The Story Behind the Lion Monument in Lucerne

A lion is carved into a sandstone rock above a pond. On this rock wall, the lion lies on a Bourbon shield as if he’s dying. You can see the spear sticking out of the side of the lion, causing it pain. The Swiss shield is in the corner. 

Image of the Lion Monument in Lucerne by TouringSwitzerland.com

One of the most famous monuments in Switzerland is the Lion Monument in Lucerne. Many tourists from around the world come here every day to see Bertel Thorvaldsen’s creation. 

The lion symbolizes bravery, power, and strength. The Swiss Guards are lauded for their loyalty and bravery in a Latin inscription (Helvetiorum fidei ac virtuti). Also written are the names of Pfyffer (Project Initiator), Thorvaldsen (Sculptor), and Ahorn (Stonemason).

The Lion monument is the oldest, best well-preserved, and most sentimental monument of the Swiss Confederation.

Lion Monument: Dedicated to the fallen Swiss Guards

Depiction of the Capture of the Tuileries Palace by Jean Duplessis-Bertaux courtesy of wikimedia

During the French Revolution, many people died, including Swiss Guards stationed at the palace of Louis XVI of France.

In the lion monument, they recognize all 26 officers and 710 soldiers who perished during the Insurrection of 10 August 1792. There was a war with the French monarchy and the armed revolutionaries stormed the Tuileries Palace in Paris, France.

Under the lion are engraved the names of the officers and the number of soldiers who died and survived. 

Lion Monument and Karl Pfyffer von Altishofen

The idea came from Karl Pfyffer von Altishofen, a politician and supporter of the arts. Besides the Lucerne Art Society (Luzerner Kunstgesellschaft), he was once the president of the Swiss Art Association (Schweizer Kunstverein). 

As a Swiss Guard, Karl Pfyffer von Altishofen survived the French Revolution unscathed with pure luck. He was on his way back home to France during the deadly riot on August 10th, 1792. 

Due to his loneliness and sense of loss for his fellow Swiss Guards, he came up with the idea of creating a monument. His vision will be fulfilled 29 years after the massacre when Lucerne erects the monument. 

Lion Monument: Money Issues and Local Opposition

Image of the Danish Sculptor Bertel Thorvaldsen courtesy of wikimedia

Starting in March 1818, they collected money to finance the project. Unfortunately, only 28,102 Francs got collected. However, Karl Pfyffer would not be stopped.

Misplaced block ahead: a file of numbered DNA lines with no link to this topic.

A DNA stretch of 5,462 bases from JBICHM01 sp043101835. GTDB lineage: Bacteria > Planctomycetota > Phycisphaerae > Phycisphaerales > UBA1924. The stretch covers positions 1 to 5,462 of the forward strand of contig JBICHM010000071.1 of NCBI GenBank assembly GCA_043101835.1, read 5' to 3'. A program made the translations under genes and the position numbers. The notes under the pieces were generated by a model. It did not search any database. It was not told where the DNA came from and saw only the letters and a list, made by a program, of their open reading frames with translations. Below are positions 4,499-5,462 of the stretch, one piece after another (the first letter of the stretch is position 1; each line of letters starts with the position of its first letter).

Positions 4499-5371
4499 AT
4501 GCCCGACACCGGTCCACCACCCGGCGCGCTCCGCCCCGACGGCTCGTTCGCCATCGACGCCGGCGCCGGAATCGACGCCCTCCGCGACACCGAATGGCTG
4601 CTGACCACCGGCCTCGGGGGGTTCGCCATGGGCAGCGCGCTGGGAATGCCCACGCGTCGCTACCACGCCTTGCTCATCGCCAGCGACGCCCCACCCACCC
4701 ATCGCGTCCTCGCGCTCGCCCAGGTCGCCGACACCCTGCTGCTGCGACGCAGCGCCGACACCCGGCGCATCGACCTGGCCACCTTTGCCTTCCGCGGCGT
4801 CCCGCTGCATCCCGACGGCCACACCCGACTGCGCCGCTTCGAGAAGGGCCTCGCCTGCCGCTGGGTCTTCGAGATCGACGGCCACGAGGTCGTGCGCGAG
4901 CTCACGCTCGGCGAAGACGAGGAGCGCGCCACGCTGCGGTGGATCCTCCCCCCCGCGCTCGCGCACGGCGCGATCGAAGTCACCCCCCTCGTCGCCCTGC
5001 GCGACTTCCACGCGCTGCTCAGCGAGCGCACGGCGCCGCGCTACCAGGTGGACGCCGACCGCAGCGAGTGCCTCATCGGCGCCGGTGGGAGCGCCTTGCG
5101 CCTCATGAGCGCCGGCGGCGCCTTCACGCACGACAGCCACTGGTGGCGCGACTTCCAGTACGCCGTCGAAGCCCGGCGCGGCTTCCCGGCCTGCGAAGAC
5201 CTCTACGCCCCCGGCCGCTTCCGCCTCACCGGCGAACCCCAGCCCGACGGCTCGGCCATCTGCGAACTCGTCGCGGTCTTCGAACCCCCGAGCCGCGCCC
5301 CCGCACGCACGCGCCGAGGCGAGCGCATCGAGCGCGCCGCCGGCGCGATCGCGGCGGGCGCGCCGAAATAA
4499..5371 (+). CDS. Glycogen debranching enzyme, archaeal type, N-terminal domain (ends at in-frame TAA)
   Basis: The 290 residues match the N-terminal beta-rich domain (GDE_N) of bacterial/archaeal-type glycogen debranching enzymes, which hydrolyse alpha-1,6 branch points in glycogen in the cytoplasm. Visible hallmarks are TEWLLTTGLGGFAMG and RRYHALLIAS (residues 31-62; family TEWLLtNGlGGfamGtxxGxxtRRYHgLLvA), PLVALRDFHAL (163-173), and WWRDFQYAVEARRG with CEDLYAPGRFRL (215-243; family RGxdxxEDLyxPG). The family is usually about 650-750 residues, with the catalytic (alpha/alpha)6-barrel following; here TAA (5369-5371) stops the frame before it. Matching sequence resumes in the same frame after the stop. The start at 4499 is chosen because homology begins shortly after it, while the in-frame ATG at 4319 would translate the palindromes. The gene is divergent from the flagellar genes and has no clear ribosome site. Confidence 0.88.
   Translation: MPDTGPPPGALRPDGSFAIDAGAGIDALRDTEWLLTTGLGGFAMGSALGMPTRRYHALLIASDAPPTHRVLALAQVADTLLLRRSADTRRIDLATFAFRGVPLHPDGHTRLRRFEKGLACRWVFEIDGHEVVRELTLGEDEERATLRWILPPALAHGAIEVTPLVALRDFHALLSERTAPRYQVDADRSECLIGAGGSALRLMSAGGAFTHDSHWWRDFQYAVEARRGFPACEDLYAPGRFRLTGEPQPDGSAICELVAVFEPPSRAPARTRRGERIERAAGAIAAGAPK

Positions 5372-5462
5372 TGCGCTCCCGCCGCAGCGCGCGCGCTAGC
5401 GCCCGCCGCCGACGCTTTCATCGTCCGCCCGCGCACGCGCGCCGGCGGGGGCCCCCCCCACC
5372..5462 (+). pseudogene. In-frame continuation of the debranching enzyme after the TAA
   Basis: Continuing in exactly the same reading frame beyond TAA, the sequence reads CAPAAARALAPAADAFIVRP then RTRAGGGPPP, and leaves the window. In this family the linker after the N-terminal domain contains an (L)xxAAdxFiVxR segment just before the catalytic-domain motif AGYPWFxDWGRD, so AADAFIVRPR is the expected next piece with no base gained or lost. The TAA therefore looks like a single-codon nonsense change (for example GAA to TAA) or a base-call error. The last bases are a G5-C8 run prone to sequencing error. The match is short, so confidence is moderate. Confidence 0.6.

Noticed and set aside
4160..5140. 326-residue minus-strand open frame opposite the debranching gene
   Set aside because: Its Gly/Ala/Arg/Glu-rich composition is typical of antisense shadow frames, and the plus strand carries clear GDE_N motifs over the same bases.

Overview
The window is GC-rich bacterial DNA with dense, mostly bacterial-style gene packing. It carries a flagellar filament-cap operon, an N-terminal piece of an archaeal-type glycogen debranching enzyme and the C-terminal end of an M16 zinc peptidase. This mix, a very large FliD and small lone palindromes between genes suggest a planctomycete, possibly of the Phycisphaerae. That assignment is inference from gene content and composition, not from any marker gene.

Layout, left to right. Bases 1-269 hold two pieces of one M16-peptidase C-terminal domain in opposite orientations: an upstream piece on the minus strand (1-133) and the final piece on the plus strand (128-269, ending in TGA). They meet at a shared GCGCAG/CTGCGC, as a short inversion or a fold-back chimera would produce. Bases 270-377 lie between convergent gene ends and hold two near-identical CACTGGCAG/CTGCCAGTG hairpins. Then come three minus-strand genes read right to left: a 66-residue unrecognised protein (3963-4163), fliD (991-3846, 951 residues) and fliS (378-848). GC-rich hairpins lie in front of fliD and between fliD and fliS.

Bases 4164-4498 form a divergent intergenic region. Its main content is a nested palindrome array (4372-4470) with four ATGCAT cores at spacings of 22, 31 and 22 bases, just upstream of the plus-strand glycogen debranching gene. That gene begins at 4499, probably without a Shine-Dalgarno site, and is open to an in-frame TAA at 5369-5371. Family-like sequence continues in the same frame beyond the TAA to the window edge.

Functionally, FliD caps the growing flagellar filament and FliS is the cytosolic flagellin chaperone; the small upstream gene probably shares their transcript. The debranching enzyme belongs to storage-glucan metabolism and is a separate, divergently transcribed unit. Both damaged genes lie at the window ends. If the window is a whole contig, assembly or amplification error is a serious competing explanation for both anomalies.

The fact that some people weren’t into the Lion Monument project didn’t help. For those who were against it, the lion represented France. Rather than a Lion Monument, they would have wanted a chapel. Others were simply not fond of bronze. 

At that time, the best sculptor was Antonio Canova, but he was too expensive. Bertel Thorvaldsen would have had to be paid a lot, too, but he was convinced by Vinzenz Rüttimann. Thorvaldsen accepted the project with the idea that it would be built of iron instead of bronze. 

It was Heinrich Keller from Zurich who suggested building it directly on the wall, rather than using bronze and iron.

Lion Monument: Building and Inauguration

Bertel Thorvaldsen built two plaster models with Luigi Bienaimés and Pietro Teneranis. To build the model on the stone wall, Pfyffer picked Urs Pankraz Eggenschwyler. Unfortunately, Urs Pankraz Eggenschwyler fell a few weeks later and hurt himself so badly that he had to be replaced.

It was Lukas Ahorn, an unknown stonemason from Konstanz, who finished the Lion Monument on the 7th of August 1821.

Image of the Lion Monument by TouringSwitzerland.com

Besides the Lion Monument, there was a little chapel and park. This chapel was built in 1819 by Louis Pfyffer von Wyher.

29 years after the Revolt at the Tuileries Palace, the Lion Monument was unveiled. The Lion Monument was inaugurated on the 10th of August 1821. The English Garden around it was finished in 1824. 

Ever since then, the Lion Monument has been a big tourist attraction in Lucerne.

Resources

  • Hermann, Claudia. Gesellschaft für Schweizerische Kunstgeschichte. Das Löwendenkmal in Luzern. Kunst + Architektur in der Schweiz, Band 55 (2004), Heft 1.
  • Türler, Max, Zur Umgestaltung der Umgebung des Löwendenkmals in Luzern. Das Werk: Architektur und Kunst = L’ouvre: architecture et art, Band 29 (1942), Heft 9.

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